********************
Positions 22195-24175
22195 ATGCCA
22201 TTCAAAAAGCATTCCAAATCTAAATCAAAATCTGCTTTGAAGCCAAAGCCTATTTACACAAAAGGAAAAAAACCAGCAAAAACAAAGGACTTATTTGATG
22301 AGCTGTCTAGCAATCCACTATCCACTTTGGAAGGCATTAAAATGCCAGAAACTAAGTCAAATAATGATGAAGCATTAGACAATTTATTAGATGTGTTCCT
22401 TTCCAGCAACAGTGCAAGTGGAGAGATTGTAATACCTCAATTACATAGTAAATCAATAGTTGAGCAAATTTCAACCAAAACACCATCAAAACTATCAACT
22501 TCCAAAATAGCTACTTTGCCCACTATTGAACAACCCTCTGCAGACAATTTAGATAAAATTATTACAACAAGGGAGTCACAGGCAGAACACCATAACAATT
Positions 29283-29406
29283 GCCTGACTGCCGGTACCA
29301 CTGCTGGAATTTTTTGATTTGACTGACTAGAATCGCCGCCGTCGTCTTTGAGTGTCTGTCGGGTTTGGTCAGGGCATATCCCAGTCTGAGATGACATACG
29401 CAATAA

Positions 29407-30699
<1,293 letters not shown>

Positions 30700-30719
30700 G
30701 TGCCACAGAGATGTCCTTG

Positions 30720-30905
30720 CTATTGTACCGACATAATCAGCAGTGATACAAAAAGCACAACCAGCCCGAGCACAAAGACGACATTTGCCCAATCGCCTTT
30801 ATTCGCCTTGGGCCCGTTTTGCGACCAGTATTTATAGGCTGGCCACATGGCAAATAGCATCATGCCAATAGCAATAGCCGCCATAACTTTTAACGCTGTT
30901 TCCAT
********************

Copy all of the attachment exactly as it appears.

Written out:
Positions 22195-24175
22195 ATGCCA
22201 TTCAAAAAGCATTCCAAATCTAAATCAAAATCTGCTTTGAAGCCAAAGCCTATTTACACAAAAGGAAAAAAACCAGCAAAAACAAAGGACTTATTTGATG
22301 AGCTGTCTAGCAATCCACTATCCACTTTGGAAGGCATTAAAATGCCAGAAACTAAGTCAAATAATGATGAAGCATTAGACAATTTATTAGATGTGTTCCT
22401 TTCCAGCAACAGTGCAAGTGGAGAGATTGTAATACCTCAATTACATAGTAAATCAATAGTTGAGCAAATTTCAACCAAAACACCATCAAAACTATCAACT
22501 TCCAAAATAGCTACTTTGCCCACTATTGAACAACCCTCTGCAGACAATTTAGATAAAATTATTACAACAAGGGAGTCACAGGCAGAACACCATAACAATT
Positions 29283-29406
29283 GCCTGACTGCCGGTACCA
29301 CTGCTGGAATTTTTTGATTTGACTGACTAGAATCGCCGCCGTCGTCTTTGAGTGTCTGTCGGGTTTGGTCAGGGCATATCCCAGTCTGAGATGACATACG
29401 CAATAA

Positions 29407-30699
<1,293 letters not shown>

Positions 30700-30719
30700 G
30701 TGCCACAGAGATGTCCTTG

Positions 30720-30905
30720 CTATTGTACCGACATAATCAGCAGTGATACAAAAAGCACAACCAGCCCGAGCACAAAGACGACATTTGCCCAATCGCCTTT
30801 ATTCGCCTTGGGCCCGTTTTGCGACCAGTATTTATAGGCTGGCCACATGGCAAATAGCATCATGCCAATAGCAATAGCCGCCATAACTTTTAACGCTGTT
30901 TCCAT